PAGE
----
More a book about Victorian society than that of the future’, is this
a fair reflection of The Time Machine?
`“Long ago I had a vague inkling of a machine…that shall travel
indifferently in any direction of Space and Time, as the driver
Filby contented himself with laughter.
‘’But I have experimental verification,” said the Time Traveller. `
Wells was born into British poverty to a working class family: father
a gardener, shopkeeper and cricketer; mother a maid and housekeeper.
However, his quick mind and good memory enabled him to pass subject
exams and win scholarship to what is now the honoured Royal College of
Science where he studied under the respected Darwinist, T.H. Huxley.
The Victorian social hierarchy was very specific; the divide between
the aristocracy and proletariat being much more distinct than of our
contemporary society. Rapid growth in technology, education, and
capital had launched the Industrial Revolution in the 17th and 18th-
centuries, and by the late 19th-century England was a leading force in
the new economy: while industrialists celebrated in their supreme
wealth, masses of men, women, and young children toiled long hours for
meagre wages in dirty, smoke-filled factories.
Indeed it was they who kept Victorian England running and it was they
who built the railways, which were certainly symbolic of Victorian
The upper class seldom needed to make a great effort in order to
obtain money, usually seeing themselves as superior to the lower
class, which would take care of their needs. Although it isn’t correct
to say that all the lower class particularly despised them, some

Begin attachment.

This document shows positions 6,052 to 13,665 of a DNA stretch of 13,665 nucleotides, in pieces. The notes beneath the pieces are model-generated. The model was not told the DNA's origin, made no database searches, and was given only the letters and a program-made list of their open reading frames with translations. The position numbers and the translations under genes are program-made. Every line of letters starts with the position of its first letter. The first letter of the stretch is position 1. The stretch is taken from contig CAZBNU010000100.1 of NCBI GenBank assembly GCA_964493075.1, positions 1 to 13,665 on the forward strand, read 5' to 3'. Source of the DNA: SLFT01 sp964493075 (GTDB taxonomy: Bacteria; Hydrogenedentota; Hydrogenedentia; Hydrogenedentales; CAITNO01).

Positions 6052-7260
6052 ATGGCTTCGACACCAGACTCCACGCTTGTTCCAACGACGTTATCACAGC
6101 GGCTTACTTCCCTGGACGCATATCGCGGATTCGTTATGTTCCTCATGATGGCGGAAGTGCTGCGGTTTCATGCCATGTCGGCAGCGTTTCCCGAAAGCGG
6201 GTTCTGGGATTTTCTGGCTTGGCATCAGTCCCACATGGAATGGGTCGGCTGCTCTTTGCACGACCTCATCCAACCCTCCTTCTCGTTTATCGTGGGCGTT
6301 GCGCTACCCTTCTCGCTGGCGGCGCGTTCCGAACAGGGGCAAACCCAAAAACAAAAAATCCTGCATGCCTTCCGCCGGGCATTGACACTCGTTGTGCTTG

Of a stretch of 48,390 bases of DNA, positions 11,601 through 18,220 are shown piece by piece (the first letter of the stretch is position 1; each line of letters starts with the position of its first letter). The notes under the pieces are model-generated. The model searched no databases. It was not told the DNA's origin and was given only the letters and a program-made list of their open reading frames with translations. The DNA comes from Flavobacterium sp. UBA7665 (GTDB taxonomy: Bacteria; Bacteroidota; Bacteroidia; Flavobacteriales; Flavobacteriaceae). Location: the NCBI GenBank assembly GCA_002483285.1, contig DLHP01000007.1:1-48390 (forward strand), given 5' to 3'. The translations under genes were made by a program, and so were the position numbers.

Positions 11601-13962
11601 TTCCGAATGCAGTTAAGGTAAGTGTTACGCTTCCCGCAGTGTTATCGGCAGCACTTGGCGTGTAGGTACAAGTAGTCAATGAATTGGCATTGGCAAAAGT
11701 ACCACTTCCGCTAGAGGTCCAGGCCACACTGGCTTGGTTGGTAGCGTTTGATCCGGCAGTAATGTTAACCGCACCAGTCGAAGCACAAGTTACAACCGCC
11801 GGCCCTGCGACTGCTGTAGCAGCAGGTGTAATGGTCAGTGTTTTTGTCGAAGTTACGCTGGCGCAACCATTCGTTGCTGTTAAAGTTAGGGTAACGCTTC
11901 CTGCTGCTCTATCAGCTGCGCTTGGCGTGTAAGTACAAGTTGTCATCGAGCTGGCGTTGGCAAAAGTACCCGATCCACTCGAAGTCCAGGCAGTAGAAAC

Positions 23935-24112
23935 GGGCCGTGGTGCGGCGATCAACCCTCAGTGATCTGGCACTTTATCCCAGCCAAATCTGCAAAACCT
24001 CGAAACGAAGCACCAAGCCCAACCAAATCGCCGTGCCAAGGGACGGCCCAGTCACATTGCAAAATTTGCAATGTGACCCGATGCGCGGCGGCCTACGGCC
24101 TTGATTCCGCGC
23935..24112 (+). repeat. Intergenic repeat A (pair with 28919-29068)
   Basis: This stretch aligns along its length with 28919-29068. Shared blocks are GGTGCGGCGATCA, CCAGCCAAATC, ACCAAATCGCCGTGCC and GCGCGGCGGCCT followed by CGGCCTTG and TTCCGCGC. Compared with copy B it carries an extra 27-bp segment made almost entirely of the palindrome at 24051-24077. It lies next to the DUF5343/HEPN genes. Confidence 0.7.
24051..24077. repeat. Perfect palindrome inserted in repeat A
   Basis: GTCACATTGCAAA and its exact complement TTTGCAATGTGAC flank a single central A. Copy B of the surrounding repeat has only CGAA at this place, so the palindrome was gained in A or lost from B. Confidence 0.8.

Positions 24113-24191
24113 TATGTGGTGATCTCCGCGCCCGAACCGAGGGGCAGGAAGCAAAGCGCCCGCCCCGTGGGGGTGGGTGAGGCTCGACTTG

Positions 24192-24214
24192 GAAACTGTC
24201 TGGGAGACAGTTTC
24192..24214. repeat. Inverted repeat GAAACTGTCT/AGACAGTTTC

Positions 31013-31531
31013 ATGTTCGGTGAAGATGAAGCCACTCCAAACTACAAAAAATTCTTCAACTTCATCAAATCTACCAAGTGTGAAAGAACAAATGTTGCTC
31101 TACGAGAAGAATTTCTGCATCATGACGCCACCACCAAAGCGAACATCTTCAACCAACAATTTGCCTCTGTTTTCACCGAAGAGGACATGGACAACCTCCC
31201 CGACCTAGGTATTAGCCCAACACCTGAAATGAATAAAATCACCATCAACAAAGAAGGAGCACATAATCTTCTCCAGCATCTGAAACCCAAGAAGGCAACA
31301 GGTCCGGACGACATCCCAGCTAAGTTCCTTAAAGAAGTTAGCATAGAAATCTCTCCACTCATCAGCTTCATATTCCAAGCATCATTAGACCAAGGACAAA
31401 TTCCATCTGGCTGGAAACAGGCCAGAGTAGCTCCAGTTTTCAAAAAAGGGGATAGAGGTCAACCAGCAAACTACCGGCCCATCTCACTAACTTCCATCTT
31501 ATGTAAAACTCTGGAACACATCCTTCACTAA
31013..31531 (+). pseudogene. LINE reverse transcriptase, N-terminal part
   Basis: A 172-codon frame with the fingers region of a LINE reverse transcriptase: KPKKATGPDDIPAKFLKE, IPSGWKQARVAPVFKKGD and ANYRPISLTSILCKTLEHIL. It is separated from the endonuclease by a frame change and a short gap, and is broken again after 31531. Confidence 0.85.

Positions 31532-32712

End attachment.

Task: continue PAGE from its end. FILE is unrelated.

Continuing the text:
obviously might have, though others may have been in awe of the
Wells’ vision of the future, with its troglodytic Morlocks appearing
to have descended from the working class of his day and the beautiful
but vulnerable Eloi devolved from the upper class, may seem
antediluvian political theory. It emerged from the concern for social
justice that drew Wells to the Fabian society and inspired much of his
later writing; but time still hasn’t weakened the fascination of the
situation and the horror of the imagery. The
The Time Traveller is used as a fictional indirect advocate of Wells’
idea that capitalism was one of the great tribulations of the modern
society. He is a relatively affluent and model upper-middle class
Victorian character, living near Richmond; probably at the transition
from the end of the 19th-century to the beginning of the 20th.
The book commences with the Time Traveller with his guests, who are
merely labelled by their occupation or otherwise, ‘expounding a
recondite matter to (them)’. His arrogance is set to reflect that of
the aristocracy- he ‘(has) to controvert one or two ideas that are
almost universally accepted.’ Indeed the idea of his to travel through
the ‘Fourth Dimension’ that is time, is put down as ‘some